I picked this 1987 Jeep CJ7 Laredo essentially at random, based on its location: Albuquerque, New Mexico. From a mechanical and electrical standpoint, a CJ is roughly on the same plane as today’s mid-price ride-on mowers, but rust can make even the simplest Jeep project into a doomed venture. Search for your donor vehicle in desert climates, far from the ocean and road salt. A project vehicle like this one offers you a choose-your-adventure path: You can stick with the basics, getting everything back to factory working order and fixing up the interior and exterior trim pieces to create a great-looking lightly-restored fun runner, or you can tear the whole thing down and rebuild it from the ground up. I’d advise you to treat this like a practice run — keep the goals simple, dress up the aesthetics to your liking, and by next summer you could have a ton of fun bopping around in this thing.
Then you can buy a basket-case MG out of the bottom of a lake and really have a project on your hands.
Jason, I envy you. Every time I see a Craigslist beater, I start to get the ASPCA music going through my head and I want nothing more than to bring it back to its former glory. But I don’t have a garage, and I certainly don’t have a $50,000 budget for a build. All I have are dreams, dreams that I’m now going to foist on you like the parent of a high school quarterback.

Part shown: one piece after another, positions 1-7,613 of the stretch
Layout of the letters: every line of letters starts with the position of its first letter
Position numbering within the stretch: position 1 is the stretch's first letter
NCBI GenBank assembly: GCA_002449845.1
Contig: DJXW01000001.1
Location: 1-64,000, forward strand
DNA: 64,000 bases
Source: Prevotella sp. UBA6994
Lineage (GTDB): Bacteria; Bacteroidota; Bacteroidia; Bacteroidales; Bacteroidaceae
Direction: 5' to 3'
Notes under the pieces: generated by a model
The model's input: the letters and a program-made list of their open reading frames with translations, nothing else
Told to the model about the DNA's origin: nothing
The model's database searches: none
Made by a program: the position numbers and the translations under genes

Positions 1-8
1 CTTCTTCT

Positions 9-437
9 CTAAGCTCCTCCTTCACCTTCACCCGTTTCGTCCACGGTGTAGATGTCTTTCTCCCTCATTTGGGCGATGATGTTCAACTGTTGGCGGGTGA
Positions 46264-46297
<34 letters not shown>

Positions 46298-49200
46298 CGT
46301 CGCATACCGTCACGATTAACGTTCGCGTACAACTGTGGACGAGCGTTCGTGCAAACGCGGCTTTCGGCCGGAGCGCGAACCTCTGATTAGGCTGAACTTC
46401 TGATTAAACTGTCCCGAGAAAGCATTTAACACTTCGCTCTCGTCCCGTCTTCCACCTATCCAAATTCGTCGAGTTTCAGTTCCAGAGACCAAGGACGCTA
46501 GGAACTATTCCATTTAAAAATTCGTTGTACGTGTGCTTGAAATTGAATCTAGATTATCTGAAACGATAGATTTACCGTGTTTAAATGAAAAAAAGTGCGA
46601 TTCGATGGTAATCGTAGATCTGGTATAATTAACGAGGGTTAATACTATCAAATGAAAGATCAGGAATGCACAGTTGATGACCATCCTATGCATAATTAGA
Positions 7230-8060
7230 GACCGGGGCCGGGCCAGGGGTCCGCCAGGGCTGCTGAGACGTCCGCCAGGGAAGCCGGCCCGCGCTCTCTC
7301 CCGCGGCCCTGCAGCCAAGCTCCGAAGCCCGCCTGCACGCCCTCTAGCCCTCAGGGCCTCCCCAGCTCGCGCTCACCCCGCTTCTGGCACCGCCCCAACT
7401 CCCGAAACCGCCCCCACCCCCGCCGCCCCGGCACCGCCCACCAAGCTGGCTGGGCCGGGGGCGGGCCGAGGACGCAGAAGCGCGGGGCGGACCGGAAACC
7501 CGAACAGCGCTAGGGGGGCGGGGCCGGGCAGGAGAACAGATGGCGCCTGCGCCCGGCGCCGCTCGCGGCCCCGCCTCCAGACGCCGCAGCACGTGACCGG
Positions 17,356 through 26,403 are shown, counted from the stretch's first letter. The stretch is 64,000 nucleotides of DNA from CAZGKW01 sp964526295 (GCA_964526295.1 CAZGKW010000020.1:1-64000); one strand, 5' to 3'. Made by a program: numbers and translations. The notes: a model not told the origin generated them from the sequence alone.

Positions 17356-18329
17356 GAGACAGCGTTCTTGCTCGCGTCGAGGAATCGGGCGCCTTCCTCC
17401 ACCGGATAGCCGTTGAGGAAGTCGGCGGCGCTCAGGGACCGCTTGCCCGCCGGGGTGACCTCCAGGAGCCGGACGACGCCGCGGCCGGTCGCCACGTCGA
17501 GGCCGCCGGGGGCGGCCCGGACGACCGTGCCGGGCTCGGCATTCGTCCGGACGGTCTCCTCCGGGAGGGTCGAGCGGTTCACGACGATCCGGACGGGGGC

You want beautiful styling, and you care about that more than power. You want something with a broad aftermarket, but not something so old that factory parts are unobtainable. You mentioned multiple British cars as inspiration, but I’m willing to bet you’d like your freshly-restored car to run for more than a mile before the electrics go up in smoke. Jason, you need a Miata.
I know, I know, it’s the most basic choice. But it’s basic for a reason — Miatas are perfect cars for learning to wrench. The support is there, with decades of forum users having documented every imaginable problem and solution, but the first-generation cars only started hitting dealerships in ‘89. You can still go to a dealership and buy oil filters, timing belts, all the little finicky bits and pieces you’ll need.
Now, you did say restoration, so I found the absolute worst Miata in your area. This one’s $2,500 in New Jersey, and it is trash. But through that trash, you’ll have the opportunity to learn so much — diagnosing a non-start, rust repair, even swapping out an automatic transmission for a manual. It’s all been done, you’re not treading new ground, but it’ll teach you everything you could possibly want to know about wrenching. Get the Miata, and have fun.
Jason, please congratulate your father on his upcoming retirement. I can’t think of a better way to spend lots of time with a loved one than rummaging in old toolboxes, then arguing over wrong socket sizes, etc., and all of it culminating in the revival of an old car.